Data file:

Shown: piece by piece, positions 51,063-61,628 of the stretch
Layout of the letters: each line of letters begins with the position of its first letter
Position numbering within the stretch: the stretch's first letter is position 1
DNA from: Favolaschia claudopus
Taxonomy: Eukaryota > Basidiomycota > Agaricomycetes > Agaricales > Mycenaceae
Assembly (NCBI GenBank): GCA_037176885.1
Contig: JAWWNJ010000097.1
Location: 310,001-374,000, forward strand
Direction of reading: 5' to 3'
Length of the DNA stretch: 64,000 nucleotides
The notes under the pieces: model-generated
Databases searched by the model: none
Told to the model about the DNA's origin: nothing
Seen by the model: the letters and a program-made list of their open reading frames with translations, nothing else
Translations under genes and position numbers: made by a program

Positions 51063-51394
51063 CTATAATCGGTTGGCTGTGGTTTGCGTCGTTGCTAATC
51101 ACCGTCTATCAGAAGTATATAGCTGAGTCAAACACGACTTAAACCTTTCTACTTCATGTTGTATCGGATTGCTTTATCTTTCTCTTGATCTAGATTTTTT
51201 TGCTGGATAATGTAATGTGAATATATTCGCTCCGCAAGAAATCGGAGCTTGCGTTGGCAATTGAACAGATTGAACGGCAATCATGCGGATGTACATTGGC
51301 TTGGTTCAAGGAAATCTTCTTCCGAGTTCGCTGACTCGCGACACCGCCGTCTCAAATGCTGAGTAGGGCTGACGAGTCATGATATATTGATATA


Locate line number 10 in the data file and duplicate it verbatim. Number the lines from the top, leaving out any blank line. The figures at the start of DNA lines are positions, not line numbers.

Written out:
Length of the DNA stretch: 64,000 nucleotides